Tennis has actually instituted fines for ducking media briefings. Serena and Venus Williams were fined $4000 each for missing a 2010 Wimbledon press conference after losing a doubles match. On the ATP tour, the higher the ranking, the higher the fine if a player fails to show up at a post-match conference. Last June, LeBron James was fined $25,000 for missing a post-game news conference after his Cleveland Cavaliers team lost the NBA Eastern Conference finals to the Orlando Magic. Fines come in when basic conduct begins to slip.

India's is slipping - and not merely on the field.

Comments have now been closed for this article

  • mahendra on August 30, 2010, 18:59 GMT

    How did Dhoni the highest paid cricketer in the world ? Maybe because he is a great captain ,batsmen & keeper in all 3 forms of the game and most importantly a lovely human being ," very marketable ", Long live Dhoni.Sorry mate ,by putting down MSD you are fighting a losing battle .

  • Rtn on August 29, 2010, 3:39 GMT

    Good quick thinking by Ms. Sharda Ugra to quickly hide this article and limit the negative reactions! She wrote one of her usual "India Today" type articles - full of sensationalism, bereft of any real cricketing issues. But this is Cricinfo, where the readers know the game and care for it. They understand how shabbily the Indian media treats cricket players. For all of Dhoni's arrogance, he is loved for standing up to the press-people. Ms. Ugra even tries to portray the media's effort to drive a wedge between Dhoni and Sehwag as a good thing! If any Cricinfo editor ever reads the comments - your website is loved because it has always tried to stay away from such effigy-burning, mob-inciting articles. Please do not go the tabloid way by getting tabloid writers as "senior editors" on this amazing website!

  • jess on August 28, 2010, 18:42 GMT

    India should definetaly bring in Suarabh Tiwary! It will balance the team much better

  • Muthuvel on August 27, 2010, 15:32 GMT

    Two of my previous comments not published, but i would continue - Sanga's comment has been misinterpreted here - he ment indian players hide being indian media for favorable quotes, not as the author states. And the last line if pretty provocative what does the author mean by saying india is slipping ?? is the author referring to India the country/or is it a refrence to indian cricket team - in any case it does not seem correct since both are doing well.

    v1.2 - version notes - all expletives removed to increase possibility of publishing.

  • Devangkumar on August 27, 2010, 8:31 GMT

    Media should be banned to make unnecessary assessment by media person(not the expert of the game).Media sometimes hypes someone unnecessarily and sometimes demoralize a talent passing through a lean patch.Media just want to do their business rather than bringing out the fact to the public.In INDIA,media's unthoughtful comments affects common man greatly,particularly in cricket.Media should get the confirmation from ICC board before printing anything .

  • alok on August 26, 2010, 17:17 GMT

    If media can boycott the briefing for players not being professional, doesnt it work the other way? Shouldn't the players boycott the media if they ask absurd questions and spread rumors? Undermine captains authority? Thanks to Dhoni's 'show of unity' we do not have infighting like Pakistani team. A weak and docile person can't be a succesful captain. I was surprised why this article was published in cricinfo, that too earlier was on the mainpage? What did the media expect ? The readers and public to rise up and support them instead of the team? And quoting a rival captain's comments was a new low.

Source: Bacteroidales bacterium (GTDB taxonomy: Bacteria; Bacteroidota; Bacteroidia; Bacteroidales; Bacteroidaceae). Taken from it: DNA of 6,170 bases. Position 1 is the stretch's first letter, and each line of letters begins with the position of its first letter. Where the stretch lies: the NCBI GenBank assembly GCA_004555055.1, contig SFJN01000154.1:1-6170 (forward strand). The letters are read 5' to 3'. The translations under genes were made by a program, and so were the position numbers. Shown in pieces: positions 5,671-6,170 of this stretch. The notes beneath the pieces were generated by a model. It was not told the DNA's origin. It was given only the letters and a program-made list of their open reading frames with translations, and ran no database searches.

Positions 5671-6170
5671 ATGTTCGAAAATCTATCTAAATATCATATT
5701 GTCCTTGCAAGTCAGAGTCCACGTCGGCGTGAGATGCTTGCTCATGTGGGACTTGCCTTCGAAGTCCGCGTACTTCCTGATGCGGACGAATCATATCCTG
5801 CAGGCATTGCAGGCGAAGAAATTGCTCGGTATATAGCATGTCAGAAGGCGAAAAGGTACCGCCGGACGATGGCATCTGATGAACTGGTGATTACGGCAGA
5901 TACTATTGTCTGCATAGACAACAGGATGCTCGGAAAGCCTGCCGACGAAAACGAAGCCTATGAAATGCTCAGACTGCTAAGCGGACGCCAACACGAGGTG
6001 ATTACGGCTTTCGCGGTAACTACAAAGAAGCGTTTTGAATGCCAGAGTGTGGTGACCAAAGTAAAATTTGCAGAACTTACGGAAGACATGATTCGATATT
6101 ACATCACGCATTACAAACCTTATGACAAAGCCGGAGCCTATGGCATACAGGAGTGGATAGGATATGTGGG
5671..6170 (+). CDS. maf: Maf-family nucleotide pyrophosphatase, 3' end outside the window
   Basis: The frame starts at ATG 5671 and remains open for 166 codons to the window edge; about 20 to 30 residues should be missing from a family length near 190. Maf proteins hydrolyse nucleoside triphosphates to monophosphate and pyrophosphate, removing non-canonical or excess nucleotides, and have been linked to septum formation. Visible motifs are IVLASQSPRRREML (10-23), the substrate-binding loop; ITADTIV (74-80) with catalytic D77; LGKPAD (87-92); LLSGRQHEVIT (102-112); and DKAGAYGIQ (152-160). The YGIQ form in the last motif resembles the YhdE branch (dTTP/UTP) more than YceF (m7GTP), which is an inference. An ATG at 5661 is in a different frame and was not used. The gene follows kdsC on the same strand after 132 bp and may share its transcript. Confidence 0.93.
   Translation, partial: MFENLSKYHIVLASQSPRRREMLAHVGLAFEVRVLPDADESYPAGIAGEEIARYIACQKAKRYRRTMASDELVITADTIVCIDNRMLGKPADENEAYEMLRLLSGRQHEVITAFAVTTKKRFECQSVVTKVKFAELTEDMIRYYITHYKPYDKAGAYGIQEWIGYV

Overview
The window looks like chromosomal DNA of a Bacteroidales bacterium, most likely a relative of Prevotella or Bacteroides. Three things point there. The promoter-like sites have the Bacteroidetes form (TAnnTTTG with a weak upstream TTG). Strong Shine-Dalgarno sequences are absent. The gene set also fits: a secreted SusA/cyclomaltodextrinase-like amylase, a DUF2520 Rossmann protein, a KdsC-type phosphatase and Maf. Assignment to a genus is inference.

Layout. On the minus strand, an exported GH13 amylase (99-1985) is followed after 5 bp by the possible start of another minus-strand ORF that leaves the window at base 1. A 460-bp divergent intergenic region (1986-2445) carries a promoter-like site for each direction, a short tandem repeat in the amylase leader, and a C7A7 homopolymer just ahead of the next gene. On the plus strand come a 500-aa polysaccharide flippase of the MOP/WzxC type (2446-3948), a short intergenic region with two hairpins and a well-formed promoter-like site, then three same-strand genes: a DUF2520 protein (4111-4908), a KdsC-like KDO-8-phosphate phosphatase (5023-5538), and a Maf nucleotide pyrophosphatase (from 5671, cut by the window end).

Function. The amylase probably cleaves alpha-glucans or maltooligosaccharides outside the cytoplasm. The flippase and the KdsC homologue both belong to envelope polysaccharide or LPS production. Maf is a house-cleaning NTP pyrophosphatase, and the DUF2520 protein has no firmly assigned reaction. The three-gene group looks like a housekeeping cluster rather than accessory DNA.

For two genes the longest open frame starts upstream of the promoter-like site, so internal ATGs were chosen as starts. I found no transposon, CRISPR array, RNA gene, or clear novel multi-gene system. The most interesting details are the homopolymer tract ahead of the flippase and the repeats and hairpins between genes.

• Janani on August 26, 2010, 15:41 GMT

    I dont get one thing here....everyone says Dhoni/Team India is always making excuses...they only do tht bcoz the so called "media" bugs them so much to answer questions....and whn they decide not to...they write such articles!! Whatever happens between the team members or whatever happens on the field shud be sorted out by themselves....not with the whole world being involved in wud any of u like it if ur family problems got into media? so please dont write such articles, as it may not just hurt the feeling of Team India..but also all their fans like me....

  • Samir on August 26, 2010, 12:07 GMT

    Here we go ! Media is crying coz Mr.dhoni didn't come for an interview on time, How abt the media when they go after the player when they going thru some rough time in their career. I remember after india's early exit from 2007 world cup, people attacked on dhoni's house, i mean people were angry but media were adding fuel into the fire...and make people more angry that they go and do such things....Then wot media does...they go with the camera there and get the story which they can show on tv all day long, That's media for u. there was a time when they criticised shewag for his technique and even said what is he doing in the team, he doesn't deserve tobe there. Now they licking his feet saying he is a legend. We don't media's confirmation to believe that shehwag is legend. Every true cricket lover know this right from the beginning. Its a shame that some people in india they go and attack on cricketer's house for not performing in the game.

  • Dummy4 on August 26, 2010, 10:17 GMT

    Seriously, this article is the worst piece I've ever seen yet. If the media really wants respect from Team India, it should give due respect to them too. But nooooooooooo, all the media can think of is unnecessarily interfering in the lives of players, and running out small and trivial things, probably rumors, as "Breaking news.". Again, WORST. ARTICLE. EVER.

  • Muthuvel on August 26, 2010, 9:52 GMT

    i suggest they make Jadoo as the indian teams permanent media briefing player, he is anyway futile on field so he wont loose much by not practicing.